To: Clergy and People
From: The Bishop
26th November, 2021


Advent 2021

On Sunday 28th November, 2021we enter into the season of Advent, the beginning of the Church’s year. Advent is a time of restraint, contemplation, preparation, yes preparation  – preparing ourselves for the coming of our Lord and Saviour Jesus Christ. It is twofold: we prepare as it were for His coming at Christmas, as Messiah and Saviour of the world, and also for His second coming at the end time, to judge the living and the dead. The services in church are restrained and subdued, at this time the church is not decorated with flowers, and weddings are not encouraged. The Propers for each Sunday in Advent are intended to shape our hope and prepare us for what is to come, as we await the coming of Christ. It is marked by growing joy and hope.

The gospel lesson for the first Sunday of Advent from Luke 21: 25-36 focuses on the end time and the need to be alert, awake and prepared. For no one but the Father knows when that time shall be. The gospel lesson reminds us that  God is not constrained by time denoted by seconds, minutes, hours, days, weeks, months and years, the kind of time that prevents everything from happening all at once. In God’s time, the past and present are woven together for the sake of today. “God’s time is the now/not-yet that reshapes the world’s present expectations-and  our own.” (Audrey West)

In the lesson, we are assured that even in the face of devastation-whether it is caused by natural disasters or human acts the reign of God will not be impeded. No matter how much it appears that there is little or no hope of survival or. revival, God’s way endures.

The message on this first Sunday of Advent is one of hope for all. (Luke 21:34). The heavens being shaken, the son of man coming in the clouds express at one and the same time a situation of trauma and also offers hope in the midst of those experiences.

When the present reality includes climate change, hurricanes, volcanic eruptions, COVID -19 pandemic, unemployment, death, the other challenges of life and all that keep people in fear or despair, it is then that we look for the coming of the Son of man, the Christ whose promised future makes all the difference for today. Now when these things begin to take place, stand up and raise your heads, because your redemption is drawing near (Luke 21:28).

Advent is also a time of waiting and how many of us like to wait? We wait for the bus, we wait for a flight, we wait to visit the doctor, we wait for the end of the week, fortnight or month to collect our wages or salaries, we are waiting and longing for the COVID-19 Pandemic to be a thing of the past, we wait, we wait, we wait.  The discipline of waiting produces endurance and endurance produces character and character produces hope (Romans 5:4-5). The same can be said of the discipline of preparation for it takes time; commitment and dedication.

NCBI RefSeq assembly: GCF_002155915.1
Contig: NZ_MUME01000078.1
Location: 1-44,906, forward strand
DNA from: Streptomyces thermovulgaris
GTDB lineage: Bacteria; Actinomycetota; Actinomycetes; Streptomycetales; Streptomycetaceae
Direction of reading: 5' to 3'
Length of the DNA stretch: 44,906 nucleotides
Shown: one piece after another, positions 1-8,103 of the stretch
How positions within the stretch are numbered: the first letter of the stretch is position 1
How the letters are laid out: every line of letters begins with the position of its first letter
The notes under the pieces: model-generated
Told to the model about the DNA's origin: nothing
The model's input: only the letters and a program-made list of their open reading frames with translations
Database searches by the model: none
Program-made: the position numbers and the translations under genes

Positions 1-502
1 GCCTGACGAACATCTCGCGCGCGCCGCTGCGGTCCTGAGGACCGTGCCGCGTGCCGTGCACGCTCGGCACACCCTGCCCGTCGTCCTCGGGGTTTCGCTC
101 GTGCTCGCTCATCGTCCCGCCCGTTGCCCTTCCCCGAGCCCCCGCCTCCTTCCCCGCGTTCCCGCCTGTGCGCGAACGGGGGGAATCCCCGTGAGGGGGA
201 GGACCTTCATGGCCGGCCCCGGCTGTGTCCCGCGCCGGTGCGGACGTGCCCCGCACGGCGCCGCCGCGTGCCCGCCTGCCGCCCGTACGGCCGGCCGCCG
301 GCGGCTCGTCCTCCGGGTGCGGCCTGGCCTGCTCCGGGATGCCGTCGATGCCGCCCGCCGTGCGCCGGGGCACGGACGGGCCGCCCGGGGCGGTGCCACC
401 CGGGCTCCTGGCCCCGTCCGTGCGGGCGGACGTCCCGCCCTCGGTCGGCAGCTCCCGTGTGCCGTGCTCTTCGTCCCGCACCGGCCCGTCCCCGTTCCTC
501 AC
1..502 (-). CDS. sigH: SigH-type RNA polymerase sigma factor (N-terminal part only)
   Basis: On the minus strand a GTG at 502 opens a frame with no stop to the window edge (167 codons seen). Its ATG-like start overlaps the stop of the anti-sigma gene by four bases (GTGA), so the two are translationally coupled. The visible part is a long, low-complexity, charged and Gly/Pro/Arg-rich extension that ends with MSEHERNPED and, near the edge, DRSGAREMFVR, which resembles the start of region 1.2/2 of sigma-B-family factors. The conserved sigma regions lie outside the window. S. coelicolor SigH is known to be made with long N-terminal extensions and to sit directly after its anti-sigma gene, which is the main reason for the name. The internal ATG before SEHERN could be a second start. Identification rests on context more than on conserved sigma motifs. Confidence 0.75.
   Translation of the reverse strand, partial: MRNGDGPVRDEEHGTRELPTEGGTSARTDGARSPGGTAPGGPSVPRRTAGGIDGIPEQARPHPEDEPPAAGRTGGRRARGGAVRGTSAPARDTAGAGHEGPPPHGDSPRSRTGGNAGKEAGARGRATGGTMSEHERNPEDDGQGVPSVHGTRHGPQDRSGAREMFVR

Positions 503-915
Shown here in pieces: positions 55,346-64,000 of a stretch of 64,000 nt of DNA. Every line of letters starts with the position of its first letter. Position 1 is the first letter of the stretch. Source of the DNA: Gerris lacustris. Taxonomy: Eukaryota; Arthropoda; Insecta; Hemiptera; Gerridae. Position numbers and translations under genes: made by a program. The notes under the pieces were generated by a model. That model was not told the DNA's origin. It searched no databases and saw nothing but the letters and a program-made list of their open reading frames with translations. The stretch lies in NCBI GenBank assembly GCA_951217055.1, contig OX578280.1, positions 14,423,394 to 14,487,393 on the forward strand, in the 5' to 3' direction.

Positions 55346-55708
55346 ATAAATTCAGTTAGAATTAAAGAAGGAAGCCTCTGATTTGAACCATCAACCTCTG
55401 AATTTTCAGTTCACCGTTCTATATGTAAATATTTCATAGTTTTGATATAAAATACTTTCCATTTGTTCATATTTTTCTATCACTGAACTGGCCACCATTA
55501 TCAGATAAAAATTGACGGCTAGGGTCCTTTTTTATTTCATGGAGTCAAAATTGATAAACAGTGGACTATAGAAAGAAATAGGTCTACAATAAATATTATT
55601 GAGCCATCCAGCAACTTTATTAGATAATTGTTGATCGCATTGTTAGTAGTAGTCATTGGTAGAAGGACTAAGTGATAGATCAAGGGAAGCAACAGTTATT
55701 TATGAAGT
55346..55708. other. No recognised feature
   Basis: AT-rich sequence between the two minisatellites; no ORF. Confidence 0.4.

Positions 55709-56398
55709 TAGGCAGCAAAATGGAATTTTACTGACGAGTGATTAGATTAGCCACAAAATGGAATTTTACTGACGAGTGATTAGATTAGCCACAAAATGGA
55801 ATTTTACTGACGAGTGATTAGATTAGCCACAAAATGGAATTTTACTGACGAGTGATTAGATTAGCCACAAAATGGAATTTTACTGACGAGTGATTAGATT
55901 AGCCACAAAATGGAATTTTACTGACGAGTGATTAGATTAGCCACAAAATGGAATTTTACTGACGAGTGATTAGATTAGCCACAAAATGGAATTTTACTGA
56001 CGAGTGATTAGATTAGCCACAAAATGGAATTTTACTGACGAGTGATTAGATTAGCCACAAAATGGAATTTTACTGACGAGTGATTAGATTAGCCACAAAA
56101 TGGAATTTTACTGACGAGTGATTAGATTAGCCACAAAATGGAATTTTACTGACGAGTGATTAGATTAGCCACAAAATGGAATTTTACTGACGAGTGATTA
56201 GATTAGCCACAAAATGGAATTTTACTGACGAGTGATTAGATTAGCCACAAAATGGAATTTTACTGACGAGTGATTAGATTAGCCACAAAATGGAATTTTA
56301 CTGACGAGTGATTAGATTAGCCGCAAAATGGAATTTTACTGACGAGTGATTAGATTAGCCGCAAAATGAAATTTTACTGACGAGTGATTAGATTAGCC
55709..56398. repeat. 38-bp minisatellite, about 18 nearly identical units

During Advent, our waiting and preparation are not passive but active; actively engaged in worship,   prayer,  bible reading and study,  self-examination and repentance, service to others, especially to those who are less fortunate than us. As we wait and long for the COVID-19 Pandemic to end, our waiting is not passive but active. Along with our prayers may we continue to adhere to the protocols: washing of hands, sanitising, physical distancing, avoiding large crowds, wearing of face mask and taking the COVID-19 vaccine and encourage each other to practice healthy lifestyles. We are all called to holiness of life and this is not something we can put on suddenly nor instantly, it the discipline of preparation and waiting. Honesty,  integrity,  credibility,   trustworthiness respect and good behaviour are not born overnight they are engendered over a period of time and must become a way of life, if we are to exhibit them consistently. Thus, continuous preparation is important and Advent helps to reinforce this.

I invite you to remain steadfast as we journey through these trying times and may we be inspired· by the hope of Advent for it is in the midst of all the trials, cosmic activity, natural disasters, devastation that Christ comes in all His glory:

“There will be signs in the sun, the moon, and the stars, and on the earth distress among nations confused by the roaring of the sea an9 the waves.

People will faint from fear and foreboding of what is coming upon the world, for the powers of the heavens will be shaken. Then they will see ‘the Son of Man coming in a cloud’ with power and great glory.” (Luke 21: 25-27)

Jesus says, “Surely I am Coming Soon!” Amen. Come Lord Jesus! (Rev. 22:20)

With every good wish and God’s blessings

Yours sincerely,

The Rt. Rev’d C. Leopold Friday
Bishop of the Windward Islands